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    $462 billion — India’s loss in 60 years because of corruption
    http://arabnews.com/economy/article195691.ece

    MUMBAI: India has lost hundreds of billions of dollars over the past six decades as companies and the rich stashed cash overseas to avoid taxes and hide ill-gotten gains, widening inequality and depriving the poor of crucial resources, a new report shows.

    The flood of illegal cash has swelled to ever greater heights since the early 1990s, and averaged $16 billion a year from 2002 to 2006, as India’s opening of its economy created more wealth and opportunities to move it across borders, according to the study by Dev Kar, a former International Monetary Fund economist.

    Kar, now senior economist at Global Financial Integrity, a Washington D.C. group that researches the flow of illicit money, said India’s black money — at least $462 billion since the late 1940s — could have paid for its entire infrastructure needs and much else.

    “We could have had better schools, better health programs, better nutrition programs for the poor. Children could have been vaccinated and given access to fresh drinking water. Many areas don’t have electricity,” he said.

    The gap between India’s rich elite and the poor who number in the hundreds of millions has widened amid rapid economic growth over the past two decades, adding to social tensions, and the report says the funneling of wealth overseas has contributed to that inequality.

    “The high net worth individuals are the ones driving illicit flows,” Kar said. “The average Joe is eking out a living. He’s not connected to the global world and even if he were, he doesn’t have enough money.”

    The Ministry of Finance and spokespersons for the ruling Congress Party did not respond to requests for comment on the report.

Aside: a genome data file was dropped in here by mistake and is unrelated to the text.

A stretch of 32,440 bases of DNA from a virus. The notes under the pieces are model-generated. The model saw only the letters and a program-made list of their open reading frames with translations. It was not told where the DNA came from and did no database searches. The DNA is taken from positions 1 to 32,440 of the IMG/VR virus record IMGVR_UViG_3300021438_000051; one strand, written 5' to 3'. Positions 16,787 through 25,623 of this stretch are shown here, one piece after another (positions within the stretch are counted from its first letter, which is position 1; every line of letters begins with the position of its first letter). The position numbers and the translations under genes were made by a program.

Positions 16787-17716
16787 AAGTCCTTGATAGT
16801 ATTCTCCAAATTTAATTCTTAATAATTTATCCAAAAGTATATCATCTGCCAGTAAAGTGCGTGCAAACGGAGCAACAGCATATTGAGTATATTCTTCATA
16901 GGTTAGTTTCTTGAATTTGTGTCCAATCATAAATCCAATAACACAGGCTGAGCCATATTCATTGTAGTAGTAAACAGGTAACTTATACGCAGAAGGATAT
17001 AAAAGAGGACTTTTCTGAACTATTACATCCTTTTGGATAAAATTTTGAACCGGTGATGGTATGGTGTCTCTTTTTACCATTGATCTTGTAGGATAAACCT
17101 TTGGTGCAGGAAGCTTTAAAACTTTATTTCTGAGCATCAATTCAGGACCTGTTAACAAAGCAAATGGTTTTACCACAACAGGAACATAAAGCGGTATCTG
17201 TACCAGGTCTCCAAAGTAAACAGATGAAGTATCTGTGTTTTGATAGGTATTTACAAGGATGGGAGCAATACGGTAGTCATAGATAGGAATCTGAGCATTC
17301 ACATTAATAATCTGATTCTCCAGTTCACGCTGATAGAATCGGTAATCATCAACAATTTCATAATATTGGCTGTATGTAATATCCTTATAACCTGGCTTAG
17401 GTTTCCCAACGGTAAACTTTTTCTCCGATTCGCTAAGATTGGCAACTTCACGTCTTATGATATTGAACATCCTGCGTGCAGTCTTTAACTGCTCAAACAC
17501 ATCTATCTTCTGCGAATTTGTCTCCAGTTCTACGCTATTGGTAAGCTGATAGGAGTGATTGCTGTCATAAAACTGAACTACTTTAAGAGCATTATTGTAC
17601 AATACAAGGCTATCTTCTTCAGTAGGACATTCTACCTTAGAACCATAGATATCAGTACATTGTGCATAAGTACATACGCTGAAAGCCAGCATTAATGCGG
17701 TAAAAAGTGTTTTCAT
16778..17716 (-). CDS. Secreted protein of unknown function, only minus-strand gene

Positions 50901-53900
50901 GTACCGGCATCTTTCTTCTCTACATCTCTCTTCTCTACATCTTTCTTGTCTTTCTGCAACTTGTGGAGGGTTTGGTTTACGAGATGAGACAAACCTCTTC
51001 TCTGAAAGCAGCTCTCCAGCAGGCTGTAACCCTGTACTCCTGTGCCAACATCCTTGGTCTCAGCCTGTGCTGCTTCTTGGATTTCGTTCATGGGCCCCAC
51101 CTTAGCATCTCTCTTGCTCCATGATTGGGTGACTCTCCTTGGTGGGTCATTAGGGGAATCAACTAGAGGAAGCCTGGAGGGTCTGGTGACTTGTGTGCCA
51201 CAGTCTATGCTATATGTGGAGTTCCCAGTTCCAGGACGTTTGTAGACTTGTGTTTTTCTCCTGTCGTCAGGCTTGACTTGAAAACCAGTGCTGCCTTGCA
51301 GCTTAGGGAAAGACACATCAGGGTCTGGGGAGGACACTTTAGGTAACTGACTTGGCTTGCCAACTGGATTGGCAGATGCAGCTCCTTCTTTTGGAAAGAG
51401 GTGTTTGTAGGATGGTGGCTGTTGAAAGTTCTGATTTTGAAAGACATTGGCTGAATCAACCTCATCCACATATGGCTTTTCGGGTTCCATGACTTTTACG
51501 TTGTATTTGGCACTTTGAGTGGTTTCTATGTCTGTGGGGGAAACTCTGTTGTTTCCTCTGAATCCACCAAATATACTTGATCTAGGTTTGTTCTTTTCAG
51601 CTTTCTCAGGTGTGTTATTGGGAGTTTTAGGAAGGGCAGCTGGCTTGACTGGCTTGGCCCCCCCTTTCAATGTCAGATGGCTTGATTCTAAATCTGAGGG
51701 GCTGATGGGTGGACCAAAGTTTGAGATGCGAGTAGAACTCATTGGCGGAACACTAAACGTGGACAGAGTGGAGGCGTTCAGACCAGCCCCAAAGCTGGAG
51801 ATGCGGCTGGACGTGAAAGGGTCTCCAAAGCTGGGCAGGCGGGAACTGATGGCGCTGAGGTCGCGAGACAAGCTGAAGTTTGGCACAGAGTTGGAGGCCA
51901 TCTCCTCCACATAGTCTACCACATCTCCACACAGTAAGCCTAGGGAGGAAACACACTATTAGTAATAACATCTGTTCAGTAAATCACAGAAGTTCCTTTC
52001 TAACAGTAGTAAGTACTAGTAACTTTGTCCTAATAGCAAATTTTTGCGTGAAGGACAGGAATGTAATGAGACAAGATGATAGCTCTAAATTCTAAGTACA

Other analysts aren’t taking issue with Kar’s research methods but question whether the blame should be pinned on companies and privately wealthy individuals. They argue the government and corrupt politicians are the main culprits.

    Kar used a World Bank model to measure the gap between the nation’s recorded sources of funds, like borrowing and foreign direct investment, and its recorded use of funds, like financing the current account deficit and foreign currency reserves. Illicit outflows are considered to exist when a country’s recorded source of funds exceeds its recorded use of funds.

    Kar supplemented that by looking at differences between the value of what India says it exports and what other nations say they import from India. This captures practices such as understating the value of export contracts to hide money overseas.

    Adjusted for inflation, that all added up to $213 billion missing since 1948, the first full year of India’s independence from British rule.

    Using the short-term US Treasury bill rate to estimate a conservative investment return, Kar calculated that money would be worth, at minimum, $462 billion today.

    The figure could be understated by half, Kar said, partly because it doesn’t cover harder to track activities including smuggling and cash transfers outside of the financial system.

    Nishith Desai, founder of Nishith Desai Associates, an international tax and corporate law firm based in Mumbai, argues that corrupt officials and government agencies have more to do with illicit money than tax avoidance in the private sector, which he says is more transparent than in the past.

    As individual tax rates dropped — from as high as 97.5 percent in the 1970s to about 30 percent today — the major motivation for tax avoidance evaporated. In its wake however, is a cultural habit of evasion, which is only now beginning to erode, he said.

    Desai said officials, who face public scrutiny when they accumulate wealth while on a low government salary, have more motivation to stash illicit money overseas than company executives, and the government, as India’s biggest trader, likely indulges in more manipulation of export and import contracts.

    Much private-sector corruption is also done under government compulsion, he said. Though economic liberalization ended the so called License Raj — during which New Delhi kept tight, lucrative control of business permits — many opportunities for corruption remain.

    Private players pouring into sectors like telecoms and banking still need licenses. This week, the telecom minister resigned over alleged licensing irregularities that may have cost the treasury 1.76 trillion rupees ($39 billion).

    The government is also the major intermediary in land deals. Desai and others say bribes are common in land sales, which are proliferating as India’s growth spurs the development of mines, factories, buildings and special economic zones.

    Regardless of debate about who is most to blame, the report shows the tide of money has been unrelenting even as India makes some efforts to clamp down on the hidden economy.